Our room was unbearably hot and stuffy that first night, but the next morning Shannon discovered that the radiator wasn’t only a radiator but also a ventilation system that piped fresh air into the room. We gave a great sigh of relief since we knew the other nights would be much more comfortable. And since we were showing no signs of sea-sickness we were even happier.
To fill our time on the Drake Passage the GAP expedition team organzied a slew of lectures by our experts. One was by an ornithologist named Heidi (of all names) who talked us through the different species of Albatross and other birds. After lunch was a lecture by a marine biologist named Shannon (oh, the irony) who taught about seals and the evolution / differences between them. And later in the afternoon we had a lecture by Barbara about “Beauty and the Beast” – icebergs. I also listened to Heidi’s informal briefing on “how to use your binoculars” since I’ve really never known. The irony around me listening to the briefing was that I’d left my binocs in my linen closet in New York, but hopefully will never make that mistake again.
Heidi (not yours truly) and the birdies
Barbara’s iceberg lecture – “Ice is nice!”
Passing Time on the Drake Passage
The rest of the day was spent in the boat looking out the windows or bundled up outside looking at the sea. Mindy was dying to see whales and Shannon wanted to keep track of the birds she spotted. I was happy to see all of the above and was just delighted to be on our way.
Mindy and Shannon, layered up and looking for wildlife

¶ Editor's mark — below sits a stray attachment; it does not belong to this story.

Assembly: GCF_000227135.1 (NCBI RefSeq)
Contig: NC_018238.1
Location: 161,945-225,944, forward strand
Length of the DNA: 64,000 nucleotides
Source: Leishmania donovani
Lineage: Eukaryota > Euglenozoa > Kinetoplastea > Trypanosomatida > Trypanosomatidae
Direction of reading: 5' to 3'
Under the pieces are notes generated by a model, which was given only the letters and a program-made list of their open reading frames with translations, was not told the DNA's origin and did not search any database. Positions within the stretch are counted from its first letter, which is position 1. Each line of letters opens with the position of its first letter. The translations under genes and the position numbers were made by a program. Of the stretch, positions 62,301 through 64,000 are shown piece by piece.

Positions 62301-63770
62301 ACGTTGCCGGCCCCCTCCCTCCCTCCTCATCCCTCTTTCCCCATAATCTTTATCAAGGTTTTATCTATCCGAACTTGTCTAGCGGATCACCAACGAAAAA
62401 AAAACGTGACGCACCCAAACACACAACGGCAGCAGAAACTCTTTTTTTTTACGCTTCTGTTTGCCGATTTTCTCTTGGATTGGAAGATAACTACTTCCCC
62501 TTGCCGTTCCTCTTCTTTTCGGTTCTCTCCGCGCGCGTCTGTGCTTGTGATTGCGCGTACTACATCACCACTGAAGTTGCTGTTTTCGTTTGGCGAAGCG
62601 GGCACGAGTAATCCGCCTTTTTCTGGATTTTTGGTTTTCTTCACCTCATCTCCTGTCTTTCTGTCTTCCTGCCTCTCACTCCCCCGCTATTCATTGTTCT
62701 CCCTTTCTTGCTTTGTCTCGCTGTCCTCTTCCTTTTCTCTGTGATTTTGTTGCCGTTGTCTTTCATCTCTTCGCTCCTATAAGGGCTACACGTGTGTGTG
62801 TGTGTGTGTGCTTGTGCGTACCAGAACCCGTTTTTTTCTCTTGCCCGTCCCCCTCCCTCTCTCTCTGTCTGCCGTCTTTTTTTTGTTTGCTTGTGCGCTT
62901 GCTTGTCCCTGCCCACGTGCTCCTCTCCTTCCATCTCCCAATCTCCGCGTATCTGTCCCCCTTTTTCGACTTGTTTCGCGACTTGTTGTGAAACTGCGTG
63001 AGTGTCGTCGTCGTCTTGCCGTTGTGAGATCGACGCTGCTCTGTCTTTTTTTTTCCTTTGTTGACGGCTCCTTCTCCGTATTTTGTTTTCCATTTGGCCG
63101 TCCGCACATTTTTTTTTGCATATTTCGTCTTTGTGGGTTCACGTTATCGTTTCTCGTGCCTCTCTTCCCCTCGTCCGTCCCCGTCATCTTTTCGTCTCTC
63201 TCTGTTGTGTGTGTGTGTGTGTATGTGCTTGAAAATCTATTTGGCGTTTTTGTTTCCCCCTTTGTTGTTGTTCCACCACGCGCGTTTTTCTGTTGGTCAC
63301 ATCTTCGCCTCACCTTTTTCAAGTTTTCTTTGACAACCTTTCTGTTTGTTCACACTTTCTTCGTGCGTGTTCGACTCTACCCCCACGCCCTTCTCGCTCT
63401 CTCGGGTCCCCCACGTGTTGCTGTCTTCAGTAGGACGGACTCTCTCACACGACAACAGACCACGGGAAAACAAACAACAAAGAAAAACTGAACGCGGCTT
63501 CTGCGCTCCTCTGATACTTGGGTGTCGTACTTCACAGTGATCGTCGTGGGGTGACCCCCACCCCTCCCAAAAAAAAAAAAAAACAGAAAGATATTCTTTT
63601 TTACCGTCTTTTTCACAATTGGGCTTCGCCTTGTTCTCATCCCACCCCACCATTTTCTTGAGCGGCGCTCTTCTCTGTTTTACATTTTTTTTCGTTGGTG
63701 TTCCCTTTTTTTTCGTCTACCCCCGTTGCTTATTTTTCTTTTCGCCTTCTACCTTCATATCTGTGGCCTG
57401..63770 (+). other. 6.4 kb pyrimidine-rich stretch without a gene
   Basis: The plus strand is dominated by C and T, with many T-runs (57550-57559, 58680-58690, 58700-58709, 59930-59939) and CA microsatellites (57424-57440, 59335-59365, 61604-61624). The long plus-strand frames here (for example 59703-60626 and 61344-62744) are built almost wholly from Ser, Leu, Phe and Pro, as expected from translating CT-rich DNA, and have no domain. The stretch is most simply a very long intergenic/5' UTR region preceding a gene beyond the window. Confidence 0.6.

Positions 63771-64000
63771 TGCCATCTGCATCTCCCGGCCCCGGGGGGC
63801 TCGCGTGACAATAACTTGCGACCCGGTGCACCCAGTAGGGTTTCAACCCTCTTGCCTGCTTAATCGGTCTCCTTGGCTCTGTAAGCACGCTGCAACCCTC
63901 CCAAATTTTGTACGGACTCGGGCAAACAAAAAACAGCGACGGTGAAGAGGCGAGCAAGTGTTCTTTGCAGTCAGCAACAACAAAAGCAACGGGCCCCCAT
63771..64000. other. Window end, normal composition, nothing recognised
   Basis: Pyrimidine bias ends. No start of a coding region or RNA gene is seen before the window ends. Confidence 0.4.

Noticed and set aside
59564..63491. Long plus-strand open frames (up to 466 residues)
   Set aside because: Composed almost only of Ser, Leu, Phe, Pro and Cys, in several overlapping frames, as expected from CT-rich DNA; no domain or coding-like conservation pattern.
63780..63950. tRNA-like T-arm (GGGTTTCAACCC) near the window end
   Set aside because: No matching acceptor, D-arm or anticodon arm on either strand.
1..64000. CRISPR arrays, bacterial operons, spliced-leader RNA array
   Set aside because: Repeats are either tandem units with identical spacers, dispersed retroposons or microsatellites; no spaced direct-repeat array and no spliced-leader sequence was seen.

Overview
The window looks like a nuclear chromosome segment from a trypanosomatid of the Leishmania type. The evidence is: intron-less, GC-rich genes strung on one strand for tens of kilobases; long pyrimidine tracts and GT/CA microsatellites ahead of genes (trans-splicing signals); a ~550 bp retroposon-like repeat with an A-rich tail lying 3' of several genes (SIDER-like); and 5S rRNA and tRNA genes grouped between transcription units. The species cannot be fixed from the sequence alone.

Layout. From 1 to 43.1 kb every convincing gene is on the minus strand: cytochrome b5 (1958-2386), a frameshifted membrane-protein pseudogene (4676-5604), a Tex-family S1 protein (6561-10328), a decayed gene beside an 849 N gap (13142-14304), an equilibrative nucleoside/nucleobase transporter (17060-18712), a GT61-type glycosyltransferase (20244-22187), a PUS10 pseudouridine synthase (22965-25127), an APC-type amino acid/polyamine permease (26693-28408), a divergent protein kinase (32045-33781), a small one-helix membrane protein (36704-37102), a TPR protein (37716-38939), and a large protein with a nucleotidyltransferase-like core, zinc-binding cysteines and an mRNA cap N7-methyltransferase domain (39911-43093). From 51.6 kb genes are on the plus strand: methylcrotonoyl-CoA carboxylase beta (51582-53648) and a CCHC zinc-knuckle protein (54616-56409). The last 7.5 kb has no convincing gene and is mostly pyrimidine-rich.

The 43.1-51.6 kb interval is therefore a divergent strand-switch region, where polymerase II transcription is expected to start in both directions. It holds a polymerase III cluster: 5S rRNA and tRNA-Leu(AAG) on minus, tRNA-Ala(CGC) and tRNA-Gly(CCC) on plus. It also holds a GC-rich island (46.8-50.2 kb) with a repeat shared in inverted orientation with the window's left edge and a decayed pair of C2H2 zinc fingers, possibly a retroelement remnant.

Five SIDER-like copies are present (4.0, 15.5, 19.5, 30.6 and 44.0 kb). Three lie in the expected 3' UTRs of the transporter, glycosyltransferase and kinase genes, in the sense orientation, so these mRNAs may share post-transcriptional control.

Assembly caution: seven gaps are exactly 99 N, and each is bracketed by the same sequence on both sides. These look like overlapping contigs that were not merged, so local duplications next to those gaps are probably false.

A bird! A bird!
We quickly evolved into a mentality of “cool things to see” and picking peoples’ brains for who has seen what and when. After Heidi’s bird lecture, we were especially focused on bird identification. After Shannon’s seal lecture, we really wanted to see both sea and fur lions. And Barbara’s iceberg talk made us want to see “red snow” or the slightly-rare “tabular berg”. Conversations at the lunch / dinner tables shifted from “where are you from” to “what have you seen?”
I remember this happening in Cocos, too, though those inventories were about sharks, manta rays, and whale sharks, but half the fun is getting caught up in who’s seen what and when. Our first sighting of a wandering albatross out the dining room window was an exciting moment. If someone had told me a week before that little would matter aside from spotting a cape petrel I would have thought they were crazy. I was delighted by the drastic switch from deadlines in the financial world to milestones of bird watching.
A wandering albatross (pic by Mindy)
We gathered in the lounge for a “briefing” that included a demonstration by Heidi – the ornithologist – displaying exactly how big an albatross’s wingspan could be. She held up a string and stretched it across the entire room for 3.5 meters. The group gasped collectively at how much smaller the birds look on the ocean but how large they truly are.
We simply can’t wait for all the wildlife to arrive.
After dinner with gathered for a movie in the lounge; “The Blue Planet” episode of Arctic life. The show started in the northern arctic and ended in Antarctica, and the excitement in the room was electric – we’re looking forward to our first landing on the White Continent. Especially when our expedition leader Stephen announced that the powerful tailwinds were moving us an extra knot per hour, so there was a chance we’d arrive earlier than planned and could do an evening excursion the next day. Definitely reason to celebrate.
The five of us – Mindy, Shannon, Janine, Harry and I – toasted our third bottle of wine in support of the idea. (We only brought 12 bottles between us… at some point we knew we’d have to start buying the ship’s slightly overpriced bottles to support our wine celebrations.)